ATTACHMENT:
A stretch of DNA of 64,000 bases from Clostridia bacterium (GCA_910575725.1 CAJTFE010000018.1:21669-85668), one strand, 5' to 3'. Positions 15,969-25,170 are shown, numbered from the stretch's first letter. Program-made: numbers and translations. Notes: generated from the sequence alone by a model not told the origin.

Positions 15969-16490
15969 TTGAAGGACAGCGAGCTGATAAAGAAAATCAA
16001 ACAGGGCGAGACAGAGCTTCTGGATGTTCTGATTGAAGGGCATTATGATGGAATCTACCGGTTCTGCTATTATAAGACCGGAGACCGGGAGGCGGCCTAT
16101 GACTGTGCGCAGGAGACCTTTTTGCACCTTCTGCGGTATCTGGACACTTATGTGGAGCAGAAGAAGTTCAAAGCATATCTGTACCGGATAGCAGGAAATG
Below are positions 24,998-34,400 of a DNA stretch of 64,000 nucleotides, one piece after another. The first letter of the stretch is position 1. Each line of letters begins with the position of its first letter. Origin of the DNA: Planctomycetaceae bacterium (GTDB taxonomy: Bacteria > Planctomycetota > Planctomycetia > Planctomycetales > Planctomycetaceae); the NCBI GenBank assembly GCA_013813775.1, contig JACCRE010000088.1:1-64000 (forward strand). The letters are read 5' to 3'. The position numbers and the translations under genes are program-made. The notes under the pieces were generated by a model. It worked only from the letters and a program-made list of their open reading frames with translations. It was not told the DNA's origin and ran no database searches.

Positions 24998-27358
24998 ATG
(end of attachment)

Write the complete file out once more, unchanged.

A stretch of DNA of 64,000 bases from Clostridia bacterium (GCA_910575725.1 CAJTFE010000018.1:21669-85668), one strand, 5' to 3'. Positions 15,969-25,170 are shown, numbered from the stretch's first letter. Program-made: numbers and translations. Notes: generated from the sequence alone by a model not told the origin.

Positions 15969-16490
15969 TTGAAGGACAGCGAGCTGATAAAGAAAATCAA
16001 ACAGGGCGAGACAGAGCTTCTGGATGTTCTGATTGAAGGGCATTATGATGGAATCTACCGGTTCTGCTATTATAAGACCGGAGACCGGGAGGCGGCCTAT
16101 GACTGTGCGCAGGAGACCTTTTTGCACCTTCTGCGGTATCTGGACACTTATGTGGAGCAGAAGAAGTTCAAAGCATATCTGTACCGGATAGCAGGAAATG
Below are positions 24,998-34,400 of a DNA stretch of 64,000 nucleotides, one piece after another. The first letter of the stretch is position 1. Each line of letters begins with the position of its first letter. Origin of the DNA: Planctomycetaceae bacterium (GTDB taxonomy: Bacteria > Planctomycetota > Planctomycetia > Planctomycetales > Planctomycetaceae); the NCBI GenBank assembly GCA_013813775.1, contig JACCRE010000088.1:1-64000 (forward strand). The letters are read 5' to 3'. The position numbers and the translations under genes are program-made. The notes under the pieces were generated by a model. It worked only from the letters and a program-made list of their open reading frames with translations. It was not told the DNA's origin and ran no database searches.

Positions 24998-27358
24998 ATG